USDA is an equal opportunity provider and employer.
This publication is issued by the Oklahoma Conservation Commission, in cooperation with the USDA
Natural Resources Conservation Service, as authorized by Mike Thralls, executive director. Copies
have not been printed but are available through the agency website, http://conservation.ok.gov.
The Double Creek Watershed Project consists of six flood control dams in a 38,000 acre watershed located in southern Washington County. The dams were constructed between 1954 and 1955 by the Caney Valley Conservation District with the assistance of the USDA Natural Resources Conservation Service (NRCS) and the Oklahoma Conservation Commission. NRCS provided assistance through a national pilot watershed program authorized in the 1944 Flood Control Act.
The primary purpose of the project is to control flooding, erosion and sedimentation. The dams provide flood protection for U. S. Highway 75, a major transportation route between Tulsa and Bartlesville, the town of Ramona and 3,800 acres of rural land downstream of the dams.
Before the dams were constructed the watershed had a long history of frequent and severe flooding. Between 1917 and 1936, flood water from 36 major floods covered more than 50 percent of the 3,800 acres of floodplain and there were 43 smaller floods during that period.
Watershed Project Benefits
$70,000 in average annual benefits from reduced flood damages
Provides flood protection for 3,800 acres of floodplain
Provides flood protection for bridges, county roads, U. S. Highway 75 and a major railroad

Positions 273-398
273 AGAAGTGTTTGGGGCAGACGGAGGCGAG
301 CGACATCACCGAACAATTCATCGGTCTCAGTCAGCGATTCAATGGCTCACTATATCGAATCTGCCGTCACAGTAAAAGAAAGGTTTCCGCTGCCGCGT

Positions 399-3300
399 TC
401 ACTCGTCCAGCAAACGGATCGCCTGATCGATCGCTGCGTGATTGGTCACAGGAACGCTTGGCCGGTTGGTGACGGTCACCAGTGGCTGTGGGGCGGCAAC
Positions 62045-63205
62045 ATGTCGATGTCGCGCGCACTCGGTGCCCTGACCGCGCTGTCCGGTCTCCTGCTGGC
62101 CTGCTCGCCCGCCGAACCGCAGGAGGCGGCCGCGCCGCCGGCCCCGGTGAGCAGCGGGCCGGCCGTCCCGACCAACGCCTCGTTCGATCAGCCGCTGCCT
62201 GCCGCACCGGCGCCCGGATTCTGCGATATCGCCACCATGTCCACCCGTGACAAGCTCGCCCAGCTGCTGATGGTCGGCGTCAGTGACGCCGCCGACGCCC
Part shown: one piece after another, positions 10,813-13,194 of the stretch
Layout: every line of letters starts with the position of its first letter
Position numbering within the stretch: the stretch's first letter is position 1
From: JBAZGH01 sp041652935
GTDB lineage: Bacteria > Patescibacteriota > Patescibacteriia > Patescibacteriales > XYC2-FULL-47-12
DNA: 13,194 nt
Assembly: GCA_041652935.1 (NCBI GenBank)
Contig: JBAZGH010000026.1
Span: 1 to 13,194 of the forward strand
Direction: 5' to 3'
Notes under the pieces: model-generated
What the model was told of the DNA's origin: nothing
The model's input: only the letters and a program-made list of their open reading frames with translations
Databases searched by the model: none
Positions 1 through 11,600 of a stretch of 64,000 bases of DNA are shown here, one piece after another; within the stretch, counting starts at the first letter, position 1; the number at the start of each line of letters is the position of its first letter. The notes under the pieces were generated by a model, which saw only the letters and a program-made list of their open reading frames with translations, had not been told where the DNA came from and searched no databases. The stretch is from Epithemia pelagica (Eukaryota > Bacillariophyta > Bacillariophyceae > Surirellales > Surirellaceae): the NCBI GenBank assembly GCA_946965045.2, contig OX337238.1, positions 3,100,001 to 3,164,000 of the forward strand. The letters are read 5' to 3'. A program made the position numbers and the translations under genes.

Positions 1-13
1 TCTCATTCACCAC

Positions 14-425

Provides flood protection for 60 farms and ranches
Provides flood protection for public facilities, businesses and homes in Ramona
Impounded water has created fish and wildlife habitat, waterfowl nesting areas and livestock water
The Double Creek Watershed Project is one of 129* projects in Oklahoma that have been planned and implemented by local people with assistance from the USDA Natural Resources Conservation Service and the Oklahoma Conservation Commission.
2,107 NRCS-assisted flood control dams have been built in 61 Oklahoma counties. These dams provide over $81 million in average annual benefits in reduced flood damages, reduced erosion and sedimentation, improved water quality, and municipal water supplies.
For additional information about watershed projects in the state visit the Oklahoma Conservation Commission website at: http://conservation.ok.gov or visit your local conservation district and NRCS office.
Double Creek Watershed Dam No.1 after it was rehabilitated.
Rehabilitation of Dams
The six dams were rehabilitated between 2004 and 2009. This was the first complete watershed project in the nation to have all the dams rehabilitated. Rehabilitation included removing and replacing the principal spillways, raising the height of the embankments and widening the auxiliary earthen spillways. Rehabilitation brought the dams up to current dam safety criteria and extended their life for another 100 years.
This is one of 129* watershed projects in the state where local, state and federal government agencies have worked together to utilize the Natural Resources Conservation Service Watershed Program to address natural resource needs and improve the quality of life for thousands of Oklahomans.
Click tabs to swap between content that is broken into logical sections.